Maybe it was after a wild night on the town, maybe you did it on a dare, or maybe you thought it was true love, only to discover otherwise. Whatever the reason, you now have a tattoo you don’t want, and you need to figure out how to get rid of it.
Tattoos and the Skin
The skin has an outer layer, a middle layer, and an inner layer. The outer layer, called the epidermis, is made of flat cells stacked on top of each other. Over time, the cells of the skin's upper layer naturally wear away and new cells take their place. You can also boost this natural sloughing off of the epidermis by manually scrubbing the skin to speed up exfoliation. This is why, if you stain only the surface of your skin with ink or henna, the stain wears or washes off over time. The middle layer, or dermis, does not wear away. Traditional tattooing injects ink into the middle layer of the skin, which makes the tattoo permanent.
The only way to remove a tattoo is to penetrate to the middle layer of the skin to break up the ink that’s embedded there. In the past, the only way to get to that middle layer of the skin was with laser treatments. The problem with laser treatments is that they are expensive, and can cause changes in your skin pigment and texture, as well as scarring. Chemical peels can be a more affordable alternative to laser removal, with less scarring or pigmentation changes.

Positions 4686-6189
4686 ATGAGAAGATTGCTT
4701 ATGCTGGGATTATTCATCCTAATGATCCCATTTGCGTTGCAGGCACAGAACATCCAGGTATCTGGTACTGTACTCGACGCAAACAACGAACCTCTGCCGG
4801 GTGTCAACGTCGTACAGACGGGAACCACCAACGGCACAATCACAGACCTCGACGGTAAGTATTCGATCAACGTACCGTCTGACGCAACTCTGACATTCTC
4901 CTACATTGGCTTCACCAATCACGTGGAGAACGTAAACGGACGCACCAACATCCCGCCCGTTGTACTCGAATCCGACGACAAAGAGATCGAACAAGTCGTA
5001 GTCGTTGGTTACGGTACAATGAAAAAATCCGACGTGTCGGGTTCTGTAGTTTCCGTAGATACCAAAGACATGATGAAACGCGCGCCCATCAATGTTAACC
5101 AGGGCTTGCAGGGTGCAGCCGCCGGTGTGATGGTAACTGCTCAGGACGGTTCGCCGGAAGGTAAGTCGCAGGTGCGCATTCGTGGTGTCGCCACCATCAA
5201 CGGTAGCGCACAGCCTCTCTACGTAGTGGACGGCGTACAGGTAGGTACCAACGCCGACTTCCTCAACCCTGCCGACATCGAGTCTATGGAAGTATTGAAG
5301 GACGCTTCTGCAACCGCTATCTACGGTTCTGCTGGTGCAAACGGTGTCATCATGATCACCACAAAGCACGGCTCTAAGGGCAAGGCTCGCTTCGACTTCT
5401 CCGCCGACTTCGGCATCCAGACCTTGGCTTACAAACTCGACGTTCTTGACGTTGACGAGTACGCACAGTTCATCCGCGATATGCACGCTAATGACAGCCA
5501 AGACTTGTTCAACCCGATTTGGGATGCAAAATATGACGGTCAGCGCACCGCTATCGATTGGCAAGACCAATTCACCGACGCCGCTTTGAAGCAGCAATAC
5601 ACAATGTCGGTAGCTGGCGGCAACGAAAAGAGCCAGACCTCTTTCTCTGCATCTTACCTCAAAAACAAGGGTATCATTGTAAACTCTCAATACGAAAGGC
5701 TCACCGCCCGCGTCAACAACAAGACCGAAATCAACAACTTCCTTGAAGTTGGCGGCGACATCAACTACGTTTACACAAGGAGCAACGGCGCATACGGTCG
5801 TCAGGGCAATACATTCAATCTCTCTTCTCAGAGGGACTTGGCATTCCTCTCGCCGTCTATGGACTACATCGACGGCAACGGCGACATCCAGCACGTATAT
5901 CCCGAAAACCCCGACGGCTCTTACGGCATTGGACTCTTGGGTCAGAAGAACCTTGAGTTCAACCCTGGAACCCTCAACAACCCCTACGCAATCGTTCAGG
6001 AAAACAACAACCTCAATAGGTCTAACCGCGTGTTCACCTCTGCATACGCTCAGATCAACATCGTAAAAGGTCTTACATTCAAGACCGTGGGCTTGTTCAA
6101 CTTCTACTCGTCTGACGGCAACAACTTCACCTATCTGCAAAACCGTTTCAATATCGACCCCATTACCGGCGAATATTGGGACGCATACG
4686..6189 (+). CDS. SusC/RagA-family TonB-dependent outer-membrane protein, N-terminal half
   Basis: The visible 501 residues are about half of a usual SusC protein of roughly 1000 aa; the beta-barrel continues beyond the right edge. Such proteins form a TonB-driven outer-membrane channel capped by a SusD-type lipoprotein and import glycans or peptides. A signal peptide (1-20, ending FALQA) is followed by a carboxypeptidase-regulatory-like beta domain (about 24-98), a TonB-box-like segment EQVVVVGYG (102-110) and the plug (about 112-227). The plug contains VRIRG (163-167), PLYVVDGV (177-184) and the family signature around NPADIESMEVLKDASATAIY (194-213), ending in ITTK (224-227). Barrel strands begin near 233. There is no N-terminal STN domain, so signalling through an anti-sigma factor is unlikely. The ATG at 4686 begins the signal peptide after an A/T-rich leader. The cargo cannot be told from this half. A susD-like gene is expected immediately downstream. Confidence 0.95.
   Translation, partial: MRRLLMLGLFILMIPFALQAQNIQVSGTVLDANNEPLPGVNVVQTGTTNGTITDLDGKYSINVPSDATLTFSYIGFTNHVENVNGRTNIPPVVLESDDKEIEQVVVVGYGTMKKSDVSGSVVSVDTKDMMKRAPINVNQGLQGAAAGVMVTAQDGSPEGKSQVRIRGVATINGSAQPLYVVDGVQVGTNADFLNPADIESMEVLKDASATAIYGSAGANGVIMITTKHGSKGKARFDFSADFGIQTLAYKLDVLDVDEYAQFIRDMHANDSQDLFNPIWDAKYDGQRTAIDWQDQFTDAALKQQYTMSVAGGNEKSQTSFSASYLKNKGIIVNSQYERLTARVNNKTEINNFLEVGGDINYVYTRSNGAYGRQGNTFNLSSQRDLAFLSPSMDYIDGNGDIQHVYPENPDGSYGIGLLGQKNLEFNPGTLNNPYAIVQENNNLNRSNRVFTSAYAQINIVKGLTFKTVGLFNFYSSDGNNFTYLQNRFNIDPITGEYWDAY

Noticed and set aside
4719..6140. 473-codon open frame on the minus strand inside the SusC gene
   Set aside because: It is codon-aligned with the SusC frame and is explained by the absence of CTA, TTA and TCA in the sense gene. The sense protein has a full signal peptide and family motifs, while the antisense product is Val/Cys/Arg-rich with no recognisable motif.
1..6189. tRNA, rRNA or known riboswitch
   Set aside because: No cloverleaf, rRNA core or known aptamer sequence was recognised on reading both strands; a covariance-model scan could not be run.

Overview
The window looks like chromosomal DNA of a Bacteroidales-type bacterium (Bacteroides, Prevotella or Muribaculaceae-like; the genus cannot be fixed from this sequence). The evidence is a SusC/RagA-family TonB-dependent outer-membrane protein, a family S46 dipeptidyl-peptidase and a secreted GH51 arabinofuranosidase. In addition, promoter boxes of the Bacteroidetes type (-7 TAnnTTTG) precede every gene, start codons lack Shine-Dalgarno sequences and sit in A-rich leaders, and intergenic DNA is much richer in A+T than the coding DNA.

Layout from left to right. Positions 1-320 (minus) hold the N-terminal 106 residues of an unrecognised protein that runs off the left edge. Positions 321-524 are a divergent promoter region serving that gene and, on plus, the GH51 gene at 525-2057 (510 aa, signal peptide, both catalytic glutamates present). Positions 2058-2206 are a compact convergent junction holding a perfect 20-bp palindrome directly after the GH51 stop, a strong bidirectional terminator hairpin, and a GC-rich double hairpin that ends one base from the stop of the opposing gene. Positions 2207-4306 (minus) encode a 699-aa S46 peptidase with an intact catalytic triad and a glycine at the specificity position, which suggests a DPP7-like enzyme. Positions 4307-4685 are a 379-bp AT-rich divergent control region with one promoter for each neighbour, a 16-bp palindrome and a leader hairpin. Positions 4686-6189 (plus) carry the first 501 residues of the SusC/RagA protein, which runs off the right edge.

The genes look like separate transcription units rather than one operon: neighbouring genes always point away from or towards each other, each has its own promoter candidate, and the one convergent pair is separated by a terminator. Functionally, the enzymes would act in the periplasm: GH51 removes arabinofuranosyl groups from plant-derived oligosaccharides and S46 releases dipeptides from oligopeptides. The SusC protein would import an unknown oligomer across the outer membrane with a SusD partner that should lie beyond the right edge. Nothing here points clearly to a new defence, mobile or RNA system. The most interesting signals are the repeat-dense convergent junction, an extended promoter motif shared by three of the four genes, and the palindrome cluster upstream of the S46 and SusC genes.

How Chemical Peels Work
Chemical peels typically affect the top layer your skin, but can reach partially into the middle layer. The top layer of skin can be sloughed away much faster with chemical peels than it can with normal wear or regular exfoliation.
Because the peel does reach some of the middle layer, a single application can remove a small amount of tattoo ink. There are two different types of chemicals used for tattoo removal: Trichloroacetic acid (TCA) and Phenol.
Trichloroacetic Acid (TCA)
TCA is mild chemical peel that can remove tattoos after several applications. You can purchase TCA online from various retailers, and apply it yourself. It usually takes three months or more of chemical peel treatments to remove a tattoo completely, depending on the depth, size and color of the tattoo—some colors are harder to remove than others.
The downside to TCA is that, because it is a self-applied product, it’s easy to use a product that’s too strong, use too much of the product, or to not wait long enough between applications – all of which can cause skin discoloration and scarring.
TCA peels retail for $50 and up, per bottle, but each bottle may contain several applications, depending on the size of the tattoo.
Phenol Tattoo Removal
Phenol penetrates more deeply than TCA, and removes tattoos much more quickly. Because Phenol is a much stronger product, there’s a greater risk of loss of pigmentation and scarring. For this reason, phenol must be applied by a professional in a clinical setting. There is also a greater risk of pain and irritation from this process. Prices for phenol peels vary by provider, so do your research.